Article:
There is no doubting that Korg is a company with a rich heritage. Its products have gone on to define the sound of countless records and musical genres. While the Korg name is now synonymous with synthesizers, it’s formative years were primarily concerned with the development and manufacture of drum machines and organs. Founded in 1962 in Japan by Tsutomu Katoh and Tadashi Osanai (under the original trading name Keio Gijutsu Kenkyujo Limited), the company’s first product was an electro-mechanical rhythm device called the Donca-matic DA20. Its first keyboard product, an organ prototype developed by Fumio Mieda, came nearly a decade after the release of the Donca-matic. The organ deviated considerably from traditional organ designs, offering programmable voices based on synth-style oscillators. This design concept coupled with Katoh’s recognition of what Moog was doing in the USA and a growing public interest in synthesis lead to the company’s decision to enter the synthesizer market and in 1973 Korg released it’s first synth, the miniKorg 700.
The miniKorg was unconventional and differed considerably from other synth offerings from Moog and Arp. As Gordon Reid writes in his article ‘The History of Korg‘:
Instead, the 700 offered oscillator settings such as ‘chorus I’ and ‘chorus II’ (which produced rich, swirling tones), and its strange percussion/singing controls created envelopes quite unlike those of the competition. But the little synth’s greatest strength was its ‘Traveler’, a low-pass/high-pass filter section that proved to be extremely intuitive and manageable.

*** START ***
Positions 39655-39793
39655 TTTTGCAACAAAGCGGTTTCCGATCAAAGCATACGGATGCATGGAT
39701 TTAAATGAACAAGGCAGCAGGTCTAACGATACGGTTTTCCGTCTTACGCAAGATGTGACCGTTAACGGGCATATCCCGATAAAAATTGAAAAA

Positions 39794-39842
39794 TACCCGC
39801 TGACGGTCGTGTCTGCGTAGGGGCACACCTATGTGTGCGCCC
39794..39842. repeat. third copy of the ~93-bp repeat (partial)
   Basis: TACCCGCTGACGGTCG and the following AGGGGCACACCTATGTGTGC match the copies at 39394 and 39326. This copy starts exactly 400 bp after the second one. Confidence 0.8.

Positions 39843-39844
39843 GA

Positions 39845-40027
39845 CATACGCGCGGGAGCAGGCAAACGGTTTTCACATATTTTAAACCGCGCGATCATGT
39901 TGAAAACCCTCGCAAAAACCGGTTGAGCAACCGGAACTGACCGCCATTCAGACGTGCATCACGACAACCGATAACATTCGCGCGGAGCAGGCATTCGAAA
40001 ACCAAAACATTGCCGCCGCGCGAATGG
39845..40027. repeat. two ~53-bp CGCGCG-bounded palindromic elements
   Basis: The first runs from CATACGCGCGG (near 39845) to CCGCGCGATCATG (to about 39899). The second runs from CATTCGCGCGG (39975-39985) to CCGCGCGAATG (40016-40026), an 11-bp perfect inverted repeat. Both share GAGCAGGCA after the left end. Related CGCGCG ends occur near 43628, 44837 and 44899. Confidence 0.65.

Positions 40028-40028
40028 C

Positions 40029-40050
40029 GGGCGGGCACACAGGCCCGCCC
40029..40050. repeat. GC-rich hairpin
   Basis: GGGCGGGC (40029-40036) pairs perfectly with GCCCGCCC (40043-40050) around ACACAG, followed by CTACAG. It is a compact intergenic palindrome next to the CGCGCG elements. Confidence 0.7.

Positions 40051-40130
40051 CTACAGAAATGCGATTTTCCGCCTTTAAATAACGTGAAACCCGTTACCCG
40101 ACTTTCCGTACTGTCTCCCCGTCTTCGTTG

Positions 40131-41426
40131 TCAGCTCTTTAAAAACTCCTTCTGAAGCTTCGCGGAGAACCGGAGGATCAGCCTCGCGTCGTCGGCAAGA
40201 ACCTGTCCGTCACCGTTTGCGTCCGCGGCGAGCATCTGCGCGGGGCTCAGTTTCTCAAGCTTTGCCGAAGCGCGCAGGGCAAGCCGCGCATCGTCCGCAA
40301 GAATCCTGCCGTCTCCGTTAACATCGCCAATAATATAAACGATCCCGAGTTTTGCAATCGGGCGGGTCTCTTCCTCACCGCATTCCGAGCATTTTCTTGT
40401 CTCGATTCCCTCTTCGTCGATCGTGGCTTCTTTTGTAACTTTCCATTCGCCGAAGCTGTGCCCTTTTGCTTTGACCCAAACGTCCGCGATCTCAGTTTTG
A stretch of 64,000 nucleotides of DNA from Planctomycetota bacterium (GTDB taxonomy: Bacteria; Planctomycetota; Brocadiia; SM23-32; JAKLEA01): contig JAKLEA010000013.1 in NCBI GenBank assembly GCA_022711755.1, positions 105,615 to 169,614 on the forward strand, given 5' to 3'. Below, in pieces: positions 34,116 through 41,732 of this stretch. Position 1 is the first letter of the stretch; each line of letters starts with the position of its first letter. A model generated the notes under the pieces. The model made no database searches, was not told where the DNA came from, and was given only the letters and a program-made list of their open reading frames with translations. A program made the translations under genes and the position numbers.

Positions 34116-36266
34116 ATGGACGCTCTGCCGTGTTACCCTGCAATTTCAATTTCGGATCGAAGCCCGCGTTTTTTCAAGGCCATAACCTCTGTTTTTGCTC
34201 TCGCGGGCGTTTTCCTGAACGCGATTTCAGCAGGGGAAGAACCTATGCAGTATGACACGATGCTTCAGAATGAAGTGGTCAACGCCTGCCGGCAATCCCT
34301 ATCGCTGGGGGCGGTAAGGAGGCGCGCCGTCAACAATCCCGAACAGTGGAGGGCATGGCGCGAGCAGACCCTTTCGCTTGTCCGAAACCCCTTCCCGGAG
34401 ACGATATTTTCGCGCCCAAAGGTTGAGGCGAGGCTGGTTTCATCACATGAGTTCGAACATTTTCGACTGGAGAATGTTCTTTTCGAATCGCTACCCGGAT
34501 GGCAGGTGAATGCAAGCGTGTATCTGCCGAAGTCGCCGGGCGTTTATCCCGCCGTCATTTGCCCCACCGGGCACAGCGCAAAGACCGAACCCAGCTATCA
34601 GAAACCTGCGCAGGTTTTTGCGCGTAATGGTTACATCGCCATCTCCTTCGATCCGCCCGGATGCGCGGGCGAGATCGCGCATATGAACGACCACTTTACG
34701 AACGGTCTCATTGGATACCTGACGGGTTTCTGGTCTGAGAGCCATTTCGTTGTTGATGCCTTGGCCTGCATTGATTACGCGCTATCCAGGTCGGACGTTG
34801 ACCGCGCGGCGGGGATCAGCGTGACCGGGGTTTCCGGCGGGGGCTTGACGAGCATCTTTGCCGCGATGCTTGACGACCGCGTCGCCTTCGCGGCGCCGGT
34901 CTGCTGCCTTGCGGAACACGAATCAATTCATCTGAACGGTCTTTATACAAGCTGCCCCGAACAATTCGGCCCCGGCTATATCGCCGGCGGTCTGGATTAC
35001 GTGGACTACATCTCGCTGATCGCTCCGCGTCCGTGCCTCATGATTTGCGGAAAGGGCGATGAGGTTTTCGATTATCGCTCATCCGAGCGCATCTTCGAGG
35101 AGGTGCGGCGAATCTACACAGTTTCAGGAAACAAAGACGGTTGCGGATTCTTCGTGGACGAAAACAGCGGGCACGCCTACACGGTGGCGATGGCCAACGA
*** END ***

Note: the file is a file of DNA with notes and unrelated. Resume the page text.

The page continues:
In the following years Korg would continue to refine and develop its synthesizer designs. The release of the miniKorg 700s and the duophonic 800DV where huge milestones for the company; the foundations for Korg’s ascendance to synthesizer royalty where well and truely laid.
However, those familiar with the brand will know that Korg’s product range now extends well beyond synthesizers and drum machines. One staple of the range, although uninspiring, is the humble tuner. In 1975 it was Korg who released the world’s first handheld, battery powered electronic tuner, the WT10; a technology that musicians now take for granted. This was an exciting development for the time as it meant that musicians could now tune their instruments anywhere with close to perfect accuracy.
Up until 1976 all of Korg’s synthesizers where monophonic. After experimenting with polyphonic ensembles to little commercial success, Korg finally added the first true polyphonic synthesizers, the PS3100 and PS3300, to its range in 1977. The PS3100 was a giant slayer, offsetting its ‘divide-down’ oscillator architecture by offering independent filters, envelopes and amplifiers for every note. If the PS3100 was David then the PS3300 was surely Goliath; a monster of a polysynth, essentially combining 3 PS3100s’ in the one chassis. Both synthesizers received high praise from the industry’s elite and have attained cult status to the present day.
A history of firsts: Korg’s early products
The following year Korg released the MS series of synthesizers and complimentary modules, the most prominent being the MS-20; not an initial success but now a household name amongst synthesists. Notably the MS-20 has been re-released in several variations since its initial inception: the MS20i controller and soft-synth bundle; the smaller MS20 mini; the MS20 fullsize and MS20 module kits which let owners build an MS20 themselves; and an soft-synth version for the ipad.